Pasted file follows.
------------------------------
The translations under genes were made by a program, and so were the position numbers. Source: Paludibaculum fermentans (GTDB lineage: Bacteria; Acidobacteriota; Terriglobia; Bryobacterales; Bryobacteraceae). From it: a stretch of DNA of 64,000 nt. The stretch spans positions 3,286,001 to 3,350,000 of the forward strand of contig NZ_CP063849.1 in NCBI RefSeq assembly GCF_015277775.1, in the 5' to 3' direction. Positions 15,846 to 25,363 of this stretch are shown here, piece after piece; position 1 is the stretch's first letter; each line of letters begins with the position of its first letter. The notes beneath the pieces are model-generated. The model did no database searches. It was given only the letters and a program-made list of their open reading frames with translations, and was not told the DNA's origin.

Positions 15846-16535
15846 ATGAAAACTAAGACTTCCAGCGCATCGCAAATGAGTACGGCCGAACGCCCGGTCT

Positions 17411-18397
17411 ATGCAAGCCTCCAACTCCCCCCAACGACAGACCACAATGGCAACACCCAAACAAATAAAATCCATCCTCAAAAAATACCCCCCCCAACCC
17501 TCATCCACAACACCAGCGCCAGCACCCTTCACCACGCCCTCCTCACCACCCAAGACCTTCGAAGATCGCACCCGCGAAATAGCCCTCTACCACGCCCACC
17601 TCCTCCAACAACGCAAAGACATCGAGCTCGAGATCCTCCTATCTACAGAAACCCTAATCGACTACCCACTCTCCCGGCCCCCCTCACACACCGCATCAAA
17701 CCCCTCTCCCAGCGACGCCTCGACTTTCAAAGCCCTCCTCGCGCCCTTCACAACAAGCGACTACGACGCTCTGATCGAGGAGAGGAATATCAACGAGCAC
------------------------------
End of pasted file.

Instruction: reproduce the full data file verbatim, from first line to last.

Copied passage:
The translations under genes were made by a program, and so were the position numbers. Source: Paludibaculum fermentans (GTDB lineage: Bacteria; Acidobacteriota; Terriglobia; Bryobacterales; Bryobacteraceae). From it: a stretch of DNA of 64,000 nt. The stretch spans positions 3,286,001 to 3,350,000 of the forward strand of contig NZ_CP063849.1 in NCBI RefSeq assembly GCF_015277775.1, in the 5' to 3' direction. Positions 15,846 to 25,363 of this stretch are shown here, piece after piece; position 1 is the stretch's first letter; each line of letters begins with the position of its first letter. The notes beneath the pieces are model-generated. The model did no database searches. It was given only the letters and a program-made list of their open reading frames with translations, and was not told the DNA's origin.

Positions 15846-16535
15846 ATGAAAACTAAGACTTCCAGCGCATCGCAAATGAGTACGGCCGAACGCCCGGTCT

Positions 17411-18397
17411 ATGCAAGCCTCCAACTCCCCCCAACGACAGACCACAATGGCAACACCCAAACAAATAAAATCCATCCTCAAAAAATACCCCCCCCAACCC
17501 TCATCCACAACACCAGCGCCAGCACCCTTCACCACGCCCTCCTCACCACCCAAGACCTTCGAAGATCGCACCCGCGAAATAGCCCTCTACCACGCCCACC
17601 TCCTCCAACAACGCAAAGACATCGAGCTCGAGATCCTCCTATCTACAGAAACCCTAATCGACTACCCACTCTCCCGGCCCCCCTCACACACCGCATCAAA
17701 CCCCTCTCCCAGCGACGCCTCGACTTTCAAAGCCCTCCTCGCGCCCTTCACAACAAGCGACTACGACGCTCTGATCGAGGAGAGGAATATCAACGAGCAC